You ask questions about education being free or not. This is a very complex question, and I think that HE specialists need to consider the deeper economic consequences of the costs of tertiary education.
HE can be ‘free’ in the sense that the student doesn’t pay. But as common sense dictates, there are always costs involved. The HE situation in England offers a very good case study in HE costs. There are two basic costs to the student; tuition fees and cost of living fees. Until 1998, tuition was ‘free’, i.e. paid to the HE institutes by the government (Blake, 2010). Students were means-tested, and many received full or high levels of maintenance grants. Upon graduation, student debt was zero for fully-funded students and very low for most of the others, as means-testing assumed that richer families paid for maintenance. This government-side funding was financed by tax revenues. The cost of HE was a relatively simple budget item: the payment out to HEIs and the revenue in from taxes in a fiscal year.
The introduction of tuition fees and the corresponding student loans system complicates the year-on-year calculations. The tax burden is not reduced; the payment out to HEIs is reduced (they get their income directly from students), but the government needs to finance student loans. The benefit to the tax payer (or seen from another perspective, the neo-liberalising of HE) doesn’t occur in the same year. In principle, that benefit is seen when the student loans are paid back post-graduation. Assuming that the same number of graduates repaid loans at the same rate as new undergraduates entered HE, the cost of tuition to the taxpayer would be zero. However, if graduates don’t secure employment or receive high-enough salaries, currently set at £21,000 (Warrell, 2015)—meaning they don’t need to repay the loans—the treasury never recoups that expenditure.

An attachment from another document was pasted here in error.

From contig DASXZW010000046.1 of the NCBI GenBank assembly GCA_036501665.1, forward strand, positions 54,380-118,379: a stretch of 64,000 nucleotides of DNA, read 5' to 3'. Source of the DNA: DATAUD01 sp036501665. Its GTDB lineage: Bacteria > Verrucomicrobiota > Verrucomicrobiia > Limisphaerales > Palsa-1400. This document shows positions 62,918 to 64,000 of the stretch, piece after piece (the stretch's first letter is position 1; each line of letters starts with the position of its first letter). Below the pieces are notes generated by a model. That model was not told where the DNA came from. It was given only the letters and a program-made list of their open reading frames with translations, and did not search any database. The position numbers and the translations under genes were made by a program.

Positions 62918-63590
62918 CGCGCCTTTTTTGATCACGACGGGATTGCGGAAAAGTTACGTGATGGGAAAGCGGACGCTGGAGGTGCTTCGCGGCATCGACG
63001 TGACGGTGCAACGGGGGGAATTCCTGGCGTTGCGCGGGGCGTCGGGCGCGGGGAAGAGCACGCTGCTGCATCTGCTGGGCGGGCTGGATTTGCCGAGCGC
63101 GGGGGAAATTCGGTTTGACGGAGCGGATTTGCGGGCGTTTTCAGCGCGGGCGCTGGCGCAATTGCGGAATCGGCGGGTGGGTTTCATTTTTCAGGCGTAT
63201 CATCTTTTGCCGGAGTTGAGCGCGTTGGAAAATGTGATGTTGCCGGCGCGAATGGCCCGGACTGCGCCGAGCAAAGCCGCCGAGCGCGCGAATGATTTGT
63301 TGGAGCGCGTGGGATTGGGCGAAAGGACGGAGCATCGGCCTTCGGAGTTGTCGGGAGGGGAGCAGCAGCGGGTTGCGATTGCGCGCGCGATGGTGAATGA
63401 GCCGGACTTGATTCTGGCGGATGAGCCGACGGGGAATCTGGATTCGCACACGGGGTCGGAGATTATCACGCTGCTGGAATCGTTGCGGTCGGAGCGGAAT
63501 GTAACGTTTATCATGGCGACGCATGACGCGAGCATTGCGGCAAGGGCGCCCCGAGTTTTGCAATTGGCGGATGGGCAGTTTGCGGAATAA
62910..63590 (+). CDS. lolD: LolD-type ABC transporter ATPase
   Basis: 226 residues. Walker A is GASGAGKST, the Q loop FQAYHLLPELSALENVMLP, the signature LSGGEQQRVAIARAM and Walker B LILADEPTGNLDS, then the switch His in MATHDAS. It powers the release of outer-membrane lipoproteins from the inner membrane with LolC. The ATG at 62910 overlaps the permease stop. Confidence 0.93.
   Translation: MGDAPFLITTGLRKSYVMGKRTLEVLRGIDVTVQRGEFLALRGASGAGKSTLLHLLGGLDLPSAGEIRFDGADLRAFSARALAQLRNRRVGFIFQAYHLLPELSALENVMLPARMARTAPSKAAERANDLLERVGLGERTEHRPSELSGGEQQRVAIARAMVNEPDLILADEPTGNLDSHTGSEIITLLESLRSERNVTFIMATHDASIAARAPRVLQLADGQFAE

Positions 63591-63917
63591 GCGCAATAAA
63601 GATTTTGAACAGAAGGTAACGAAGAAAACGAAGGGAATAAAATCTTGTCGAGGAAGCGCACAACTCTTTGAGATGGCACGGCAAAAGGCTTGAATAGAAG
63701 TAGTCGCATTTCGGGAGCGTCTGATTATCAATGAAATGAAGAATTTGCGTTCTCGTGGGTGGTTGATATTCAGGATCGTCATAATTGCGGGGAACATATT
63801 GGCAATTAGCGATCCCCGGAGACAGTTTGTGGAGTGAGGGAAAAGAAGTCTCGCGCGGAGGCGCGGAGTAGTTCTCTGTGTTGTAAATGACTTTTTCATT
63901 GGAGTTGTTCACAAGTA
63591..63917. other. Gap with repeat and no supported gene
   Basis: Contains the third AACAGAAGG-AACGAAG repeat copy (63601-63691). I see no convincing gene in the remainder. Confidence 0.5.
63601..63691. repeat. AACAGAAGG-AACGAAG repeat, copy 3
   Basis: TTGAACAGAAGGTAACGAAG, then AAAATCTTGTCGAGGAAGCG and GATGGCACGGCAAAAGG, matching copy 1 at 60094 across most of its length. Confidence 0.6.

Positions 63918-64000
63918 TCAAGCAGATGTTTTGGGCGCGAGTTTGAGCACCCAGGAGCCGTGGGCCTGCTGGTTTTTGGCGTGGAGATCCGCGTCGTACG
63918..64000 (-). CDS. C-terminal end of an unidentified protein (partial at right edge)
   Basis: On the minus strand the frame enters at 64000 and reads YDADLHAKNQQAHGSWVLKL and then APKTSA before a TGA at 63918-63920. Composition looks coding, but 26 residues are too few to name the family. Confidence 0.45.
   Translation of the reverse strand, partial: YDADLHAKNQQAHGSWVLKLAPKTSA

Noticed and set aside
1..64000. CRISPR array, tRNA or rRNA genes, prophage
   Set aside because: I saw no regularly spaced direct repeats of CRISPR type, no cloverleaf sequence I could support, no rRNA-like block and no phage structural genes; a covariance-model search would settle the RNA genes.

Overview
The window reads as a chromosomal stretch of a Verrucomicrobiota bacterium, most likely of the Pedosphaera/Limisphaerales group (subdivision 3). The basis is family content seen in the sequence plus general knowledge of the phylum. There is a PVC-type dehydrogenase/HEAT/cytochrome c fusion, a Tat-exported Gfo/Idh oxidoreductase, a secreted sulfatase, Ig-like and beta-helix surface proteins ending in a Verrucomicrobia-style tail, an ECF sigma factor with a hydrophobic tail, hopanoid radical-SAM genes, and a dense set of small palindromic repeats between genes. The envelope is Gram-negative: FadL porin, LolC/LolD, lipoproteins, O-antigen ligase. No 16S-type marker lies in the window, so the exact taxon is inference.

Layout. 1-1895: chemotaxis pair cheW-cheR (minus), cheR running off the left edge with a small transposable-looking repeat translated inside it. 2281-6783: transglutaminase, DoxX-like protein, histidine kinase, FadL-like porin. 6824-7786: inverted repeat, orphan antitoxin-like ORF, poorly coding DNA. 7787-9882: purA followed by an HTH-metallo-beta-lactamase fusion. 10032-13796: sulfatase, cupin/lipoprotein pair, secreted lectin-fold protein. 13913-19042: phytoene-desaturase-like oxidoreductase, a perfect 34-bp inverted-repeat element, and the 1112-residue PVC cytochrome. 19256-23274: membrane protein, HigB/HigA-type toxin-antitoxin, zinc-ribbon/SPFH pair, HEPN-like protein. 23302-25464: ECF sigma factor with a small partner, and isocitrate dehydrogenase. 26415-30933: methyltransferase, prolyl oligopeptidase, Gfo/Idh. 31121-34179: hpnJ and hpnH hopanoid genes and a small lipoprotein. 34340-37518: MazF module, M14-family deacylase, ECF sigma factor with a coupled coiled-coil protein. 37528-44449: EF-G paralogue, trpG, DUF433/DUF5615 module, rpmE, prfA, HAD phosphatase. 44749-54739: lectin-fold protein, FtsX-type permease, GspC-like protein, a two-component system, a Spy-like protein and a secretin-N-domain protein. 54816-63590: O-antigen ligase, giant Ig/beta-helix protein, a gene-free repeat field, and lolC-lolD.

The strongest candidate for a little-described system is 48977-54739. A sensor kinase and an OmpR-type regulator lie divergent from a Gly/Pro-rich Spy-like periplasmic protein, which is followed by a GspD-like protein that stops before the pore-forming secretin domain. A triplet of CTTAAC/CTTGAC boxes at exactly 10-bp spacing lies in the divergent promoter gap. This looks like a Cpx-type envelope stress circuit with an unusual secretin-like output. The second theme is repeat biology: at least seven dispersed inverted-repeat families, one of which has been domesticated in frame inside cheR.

There is a point at which the rate of non-repayment of student loans rises above what the cost of not charging tuition fee would have been. In other words, ‘free’ education (to the student) can be cheaper in terms of the use of tax revenue to the government than having the students pay. As of 2015, 45% of students loans remain unpaid (Warrell, 2015). If this figure rises about 49%, providing free tuition would be cheaper to the treasury (Mason & Malik, 2014).
This calculation is only relevant in countries where student loans are financed by government-owned organisations. In countries (such as Japan) where most student loan providers are private bodies, this question is moot.
Closely tied to this question is economic cost of having families support their student children as opposed to that being paid by the general taxpayer. In many cases, these actors are the same, and the spread of the total cost amongst all taxpayers is a political question.
Blake, H. (2010 November 10). Grants, loans and tuition fees: a timeline of how university funding has evolved. The Telegraph. Retrieved on Nov 23 2015 from http://www.telegraph.co.uk/education/educationnews/8057871/Grants-loans-and-tuition-fees-a-timeline-of-how-university-funding-has-evolved.html
Mason, R. & Malik, S. (2014, March 21). Unpaid student loans ‘a fiscal time bomb for universities’. The Guardian. Retrieved on Nov 2015 from http://www.theguardian.com/education/2014/mar/21/student-loans-unpaid-debt-problem-universities-adrian-bailey
Warrell, H. (2015 May 21). UK ministers grapple with problem of unpaid student loans. Financial Times. Retrieved on Nov 23 2015 from http://www.ft.com/cms/s/0/13aefac0-fed4-11e4-84b2-00144feabdc0.html#axzz3sJs1BhAY